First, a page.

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Semi-arid tree-grass systems are considered one of the major contributors to the interannual variability of the global carbon cycle (Poulter et al., 2014). The SMANIE project is a small-scale manipulation experiment (SMANIE) running parallel to the large scale manipulation experiment with focusing on the grass layer. The site is located in Mediterranean savannah in Spain (39°56'24.68"N, 5°45'50.27"W; Majada del Tietar, Caceres). The site is characterized by a mean annual temperature of 16°C, mean annual precipitation of ca. 572 mm (~700 mm the man average precipitation collected in the last 10 years), falling mostly from November until May, and by a very dry summer. The focus of SMANIE was the effects of N and P fertilization on ecosystem level C and water fluxes, plant traits, hyperspectral vegetation indices (VIs) and solar induced chlorophyll fluorescence (SIF) of the grassland layer at the MaNiP experimental site.


Experimental Design

The plot was broken up into four randomized plots 20 m x 20 m (Figure 1), and within each block another four separate 9 m x 9 m plots with 2 m in between to avoid boundary effects. In each of the blocks, 4 different treatments were applied one of the following four treatments was realized per plot:
(a) Control treatment (C) with no fertilization.
(b) Nitrogen addition (N treatment) fertilized by applying 100 kg N ha-1 as potassium nitrate (KNO3) and ammonium nitrate (NH4NO3).
(c) Phosphorous addition (P treatment) fertilized with 50 kg P ha-1 as monopotassium phosphate (KH2PO4).
(d) NP addition (NP treatment) were fertilized with both 100 kg N ha-1 and 50 kg P ha-1 as ammonium nitrate (NH4NO3) and monopotassium phosphate (KH2PO4).

Fertilizer was dissolved in water and sprayed on the foliage of the plants (~ 2 L m-2) in the early growing season, particularly in the tillering phenological period that same amount of water was applied to the controls.
Within each plot, two permanent collars (32 in total, see black squares in Figure 1) were dedicated to monitor CO2 fluxes (i.e., net ecosystem CO2 exchange NEE, and daytime ecosystem respiration Reco). The gross primary productivity (GPP) was then computed. Fluxes were observed with a manual static chambers built in-house (Perez-Priego et al.).
Spectral measurements were conducted immediately before to flux measurements at 16 collars. Hyperspectral data were measured with a built-in-house manual high resolution spectrometric system, based on Rossini et al., (2011) , and capable to collect canopy spectral reflectances with the spectral resolution adequate to compute the majority of VIs foreseen in the novel satellite missions, as well as SIF. The equipment developed for the field activity is shown in Figure 2.

Figure 1: SMANIE experimental facility (Perez-Priego et al.)

Figure 2: SMANIE equipment


From the hyperspectral canopy signature the following vegetation indices (VIs) have been selected: the normalized difference vegetation indices (NDVI); the Meris Terrestrial Chlorophyl Index (MTCI) (Dash and Curran, 2004), and the Photochemical Reflectance Index (PRI) (Gamon et al., 1992). Moreover the solar-induced fluorescence (SIF) and the apparent fluorescence yield (Fy760) were also computed.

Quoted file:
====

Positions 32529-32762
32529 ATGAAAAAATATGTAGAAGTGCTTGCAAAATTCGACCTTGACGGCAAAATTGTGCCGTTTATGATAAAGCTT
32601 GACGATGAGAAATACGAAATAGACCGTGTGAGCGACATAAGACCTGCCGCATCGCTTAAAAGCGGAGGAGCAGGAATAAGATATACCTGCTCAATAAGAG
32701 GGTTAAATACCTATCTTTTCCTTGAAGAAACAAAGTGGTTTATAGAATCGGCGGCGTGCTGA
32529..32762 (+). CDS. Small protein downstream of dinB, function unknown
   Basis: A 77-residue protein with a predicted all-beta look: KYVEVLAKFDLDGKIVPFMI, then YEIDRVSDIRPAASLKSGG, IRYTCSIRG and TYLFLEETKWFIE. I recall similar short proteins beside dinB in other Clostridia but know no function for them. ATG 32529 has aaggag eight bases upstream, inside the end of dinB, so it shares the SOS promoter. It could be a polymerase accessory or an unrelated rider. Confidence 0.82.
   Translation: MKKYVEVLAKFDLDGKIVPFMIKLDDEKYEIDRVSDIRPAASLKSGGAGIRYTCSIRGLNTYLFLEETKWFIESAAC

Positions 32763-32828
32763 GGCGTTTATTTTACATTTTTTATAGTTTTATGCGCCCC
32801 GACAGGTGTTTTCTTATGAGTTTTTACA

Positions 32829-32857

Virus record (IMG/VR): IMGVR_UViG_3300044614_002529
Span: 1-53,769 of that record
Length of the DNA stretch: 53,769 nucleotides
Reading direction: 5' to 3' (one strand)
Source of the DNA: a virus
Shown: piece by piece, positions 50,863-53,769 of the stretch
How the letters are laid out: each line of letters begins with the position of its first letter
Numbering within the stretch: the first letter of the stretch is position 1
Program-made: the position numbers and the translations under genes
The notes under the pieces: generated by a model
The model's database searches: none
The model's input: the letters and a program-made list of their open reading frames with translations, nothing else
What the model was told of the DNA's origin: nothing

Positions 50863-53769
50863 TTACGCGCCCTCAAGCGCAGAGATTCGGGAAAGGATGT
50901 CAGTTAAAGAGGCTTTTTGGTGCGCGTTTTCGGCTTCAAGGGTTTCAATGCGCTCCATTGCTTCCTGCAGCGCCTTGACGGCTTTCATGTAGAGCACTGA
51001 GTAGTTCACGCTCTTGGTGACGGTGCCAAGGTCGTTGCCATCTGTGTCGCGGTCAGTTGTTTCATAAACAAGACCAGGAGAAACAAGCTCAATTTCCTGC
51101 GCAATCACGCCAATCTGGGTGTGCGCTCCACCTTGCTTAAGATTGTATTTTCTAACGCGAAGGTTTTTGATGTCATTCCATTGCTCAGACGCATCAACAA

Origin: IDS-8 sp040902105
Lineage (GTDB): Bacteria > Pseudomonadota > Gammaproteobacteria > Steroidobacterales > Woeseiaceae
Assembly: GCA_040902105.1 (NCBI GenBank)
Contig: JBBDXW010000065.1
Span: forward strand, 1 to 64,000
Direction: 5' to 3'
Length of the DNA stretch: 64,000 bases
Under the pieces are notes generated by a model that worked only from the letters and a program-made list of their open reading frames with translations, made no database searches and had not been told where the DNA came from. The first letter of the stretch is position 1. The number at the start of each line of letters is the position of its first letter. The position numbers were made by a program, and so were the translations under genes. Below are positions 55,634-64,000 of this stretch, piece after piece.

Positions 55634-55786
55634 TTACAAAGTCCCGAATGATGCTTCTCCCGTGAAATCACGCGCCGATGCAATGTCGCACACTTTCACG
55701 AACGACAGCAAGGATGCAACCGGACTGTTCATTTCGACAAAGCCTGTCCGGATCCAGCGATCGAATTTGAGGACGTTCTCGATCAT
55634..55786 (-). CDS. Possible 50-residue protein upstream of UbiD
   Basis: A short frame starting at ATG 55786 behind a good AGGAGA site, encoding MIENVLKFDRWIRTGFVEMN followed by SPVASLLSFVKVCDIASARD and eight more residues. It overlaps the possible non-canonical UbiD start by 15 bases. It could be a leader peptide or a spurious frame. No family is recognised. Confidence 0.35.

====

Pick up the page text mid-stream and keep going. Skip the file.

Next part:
To quantify the impact of the fertilization we evaluated statistical differences between treatments in the GPP, in its response to light availability (through LRCF), VIs, and Fy760. The direct correlation between the GPP and the VIs was also tested.
Finally, we implemented new formulations light use efficiency (LUE) models based only on remote sensing data related to plant structure and physiology (e.g. combining NDVI and PRI and Fy760).

Main Results

Using the soil-canopy observation of photosynthesis and energy (SCOPE) model, we investigated how nutrient-induced changes in canopy structure (i.e. changes in plant forms abundance that influence leaf inclination distribution function, LIDF) and functional traits (e.g. N content in dry mass of leaves, N%, Chlorophyll a+b concentration (Cab) and maximum carboxylation capacity (V cmax )) affected the observed linear relationship between SIF measured at 760 nm (F760) and GPP. We conclude that the addition of nutrients imposed a change in the abundance of different plant forms and biochemistry of the canopy that controls F 760 . Changes in canopy structure mainly control the GPP-F 760 relationship, with a secondary effect of Cab and V cmax . In order to exploit F 760 data to model GPP at the global/regional scale, canopy structural variability, biodiversity and functional traits are important factors that have to be considered. [Migliavacca et al., 2017 |]


Perez-Priego, O., Guan, J., Rossini, M., Fava, F., Wutzler, T., Moreno, G., Carvalhais, N., Carrara, A., Kolle, O., Julitta, T., Schrumpf, M., Reichstein, M., Migliavacca, M. (2015). Sun-induced Chlorophyll fluorescence and PRI improve remote sensing GPP estimates under varying nutrient availability in a typical Mediterranean savanna ecosystem. Biogeosciences, 12(14), 11891-11934. doi:10.5194/bgd-12-11891-2015

Migliavacca, M. , Perez-Priego, O., Rossini, M., El-Madany T.S., Moreno, G., van der Tol, C., Rascher, U., Berninger, A., Bessenbacher, V., Burkart, A. .. , Reichstein, M., '(2017). Plant functional traits and canopy structure control the relationship between photosynthetic CO2 uptake and far-red sun‐induced fluorescence in a Mediterranean grassland under different nutrient availability, New Phytologist, 214, 3, 1078-1091.

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